Bathing a Persian Cat: Step by Step Guide
Animal file: Persian Cat
Persian cats are a mild-mannered breed; they usually prefer to stay at home, so their long and silky coat rarely gets dirty. As we said in our article on caring for Persian cats, they require daily brushing and grooming but only need to be bathed once every two to three months.
Before starting our step by step guide on bathing a Persian cat, we recommend asking a professional cat groomer for advice, at least at first, and take that chance to give the cat's coat a good trim. Caring for a Persian cat's coat needs to become a deeply ingrained routine for both you and the cat, and you should also pay attention to maintain the hygiene of their eyes, ears and teeth to prevent common diseases.
In order to help you, in this AnimalWised article we'll give you a step by step guide to bathing a Persian cat.
Whether a kitten or a fully grown Persian cat, the first step to bathing them will be to get them used to warm water (37° C to 38° C or 98.5º F to 100.5º F). As always, a kitten will get used to taking a dip more easily than an adult cat.
Persian cats tend to detest water. The main problem will be keeping them calm in the water without them fleeing in terror when coming into contact with the liquid, which should always be lukewarm in order to make the experience more tolerable.
To give your Persian cat their first bath, make the most of a hot day with no unpleasant breezes. A large plastic bowl with a little bit of warm water will be the ideal container to start wetting and gently soaking your cat until they don't try to run away and feel calm and confident.
Once the cat has realized you're there to help and is no longer stressed, gently massage them and lather up a small amount of shampoo specific for Persian cats. It should be neutral so as not to harm their sensitive skin.
Then, rinse the shampoo by slowly pouring warm, clean water from a jug without getting water or shampoo in the cat's face.
If your Persian cat is very dirty, try washing them again with shampoo. Remember to take extra caution to prevent the shampoo getting in your cat's eyes or mouth. If this happens, your cat would probably run away in terror.
You can also use a cat conditioner to soften their fur and prevent the formation of knots and tangles. However, if at this point you discover that your cat has a big knot in their coat, make sure you take a look at our article to learn all about removing knots and tangles from a Persian cat's coat.
Whether soaking your cat or giving them a quick bath, it's imperative to thoroughly dry your pet. Use two towels, the first to absorb most of the water accumulated in your Persian cat's fur and the second one to rub vigorously until the cat is completely dry.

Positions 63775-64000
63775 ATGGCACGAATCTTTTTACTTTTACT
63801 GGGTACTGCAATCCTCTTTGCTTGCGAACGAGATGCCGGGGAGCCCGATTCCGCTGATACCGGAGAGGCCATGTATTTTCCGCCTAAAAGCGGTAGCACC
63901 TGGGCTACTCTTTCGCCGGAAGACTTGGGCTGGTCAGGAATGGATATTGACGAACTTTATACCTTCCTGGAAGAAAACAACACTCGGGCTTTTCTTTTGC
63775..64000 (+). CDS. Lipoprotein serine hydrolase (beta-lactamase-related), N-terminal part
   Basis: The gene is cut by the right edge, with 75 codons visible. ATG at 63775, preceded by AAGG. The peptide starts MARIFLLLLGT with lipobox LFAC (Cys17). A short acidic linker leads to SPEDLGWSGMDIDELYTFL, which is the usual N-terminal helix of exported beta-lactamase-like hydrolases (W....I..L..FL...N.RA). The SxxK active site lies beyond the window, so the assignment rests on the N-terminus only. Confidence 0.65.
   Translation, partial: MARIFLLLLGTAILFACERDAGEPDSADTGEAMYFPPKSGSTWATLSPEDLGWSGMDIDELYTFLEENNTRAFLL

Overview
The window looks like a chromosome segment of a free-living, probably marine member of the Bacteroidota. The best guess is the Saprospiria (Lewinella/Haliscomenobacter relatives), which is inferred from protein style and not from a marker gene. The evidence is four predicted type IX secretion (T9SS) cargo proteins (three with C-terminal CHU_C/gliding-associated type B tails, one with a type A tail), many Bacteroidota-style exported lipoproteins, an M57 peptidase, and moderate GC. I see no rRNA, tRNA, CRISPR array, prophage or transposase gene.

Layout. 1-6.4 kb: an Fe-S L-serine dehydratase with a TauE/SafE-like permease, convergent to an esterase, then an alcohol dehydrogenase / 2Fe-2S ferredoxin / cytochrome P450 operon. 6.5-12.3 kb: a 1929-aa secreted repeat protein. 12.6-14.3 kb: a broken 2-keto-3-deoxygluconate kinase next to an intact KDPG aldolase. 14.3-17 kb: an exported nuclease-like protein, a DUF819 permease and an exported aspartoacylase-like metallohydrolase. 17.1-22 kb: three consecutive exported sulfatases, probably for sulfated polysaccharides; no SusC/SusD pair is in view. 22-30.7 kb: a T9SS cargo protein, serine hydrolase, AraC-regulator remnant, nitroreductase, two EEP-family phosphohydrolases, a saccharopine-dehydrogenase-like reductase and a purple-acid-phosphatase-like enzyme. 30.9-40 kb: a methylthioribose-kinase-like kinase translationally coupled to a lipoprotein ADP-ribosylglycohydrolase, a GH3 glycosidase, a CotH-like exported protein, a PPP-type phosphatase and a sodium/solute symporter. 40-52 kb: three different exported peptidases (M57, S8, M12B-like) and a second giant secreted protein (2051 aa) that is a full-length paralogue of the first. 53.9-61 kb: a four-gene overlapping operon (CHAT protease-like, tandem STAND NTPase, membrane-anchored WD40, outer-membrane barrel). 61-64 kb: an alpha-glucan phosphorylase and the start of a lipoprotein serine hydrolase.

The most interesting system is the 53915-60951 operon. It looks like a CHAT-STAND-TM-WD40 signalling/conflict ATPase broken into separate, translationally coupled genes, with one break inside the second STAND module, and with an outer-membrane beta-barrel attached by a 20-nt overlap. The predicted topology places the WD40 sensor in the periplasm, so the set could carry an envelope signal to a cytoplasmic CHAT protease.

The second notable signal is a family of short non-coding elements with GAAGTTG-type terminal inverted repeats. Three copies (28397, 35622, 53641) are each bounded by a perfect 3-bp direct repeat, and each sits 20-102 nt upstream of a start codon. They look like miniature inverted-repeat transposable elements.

Take advantage of the situation to comb and brush your cat thoroughly. We recommend visiting our article on caring for a Persian cat's coat, where we tell you about the most appropriate brushes and the ideal materials for your feline.
Finish drying off your cat with a hairdryer, as long as it isn't too hot and the noise doesn't scare your cat. There are also ultra-quiet pet hairdryers available on the market.
We strongly recommend going to a professional cat groomer for your Persian cat's first bath. This way, you can watch what they do and how your cat reacts, and take note of the guidelines they give you.
Pay close attention to what kind of shampoo and conditioner the professional uses, in addition to the combs, brushes or slicker brushes. Of course, if you leave your cat at the groomer's and leave to do something else you'll miss a master step-by-step guide to bathing a Persian cat - without a doubt, a groomer is the best person to teach you this process, as every cat is different.
Again, Persian cats are usually very clean. They only tend to accumulate dirt under the chin and around their neck. This is because when they eat food tends to get stuck in those areas; however, you can easily get rid of that residue through daily brushing.
If your cat has eaten any greasy foods such as tuna or salmon - which are strongly recommended because they are rich in beneficial omega-3 and omega-6 oils - you can tidy up the cat's face and neck with a baby wipe.
It's not good to bathe a Persian cat too often, but there are some tricks to help clean your cat without bathing them. Giving them a soak once every two or three months will be enough. Don't forget to bathe your Persian cat with anti-parasitic shampoos in the summer.
Your cat might accidentally get dirty soon after you have bathed them, or during the first two weeks after getting a vaccine shot. In those cases, it is advisable to clean them with soap powder or dry mousse instead of bathing them. These products are applied similar to traditional shampoo, but it shouldn't get on the cat's face or genital area.
After leaving these products on to act for a couple of minutes, remove them. Soap powder can be removed with a thorough brushing, which will remove the dirt as well as the powder itself. Dry mousse is first removed with a clean cloth before thoroughly brushing, dragging out any remains of mousse and dirt.
This is our step by step guide to bathing a Persian cat. If you have any tips, please tell us in the comments section.
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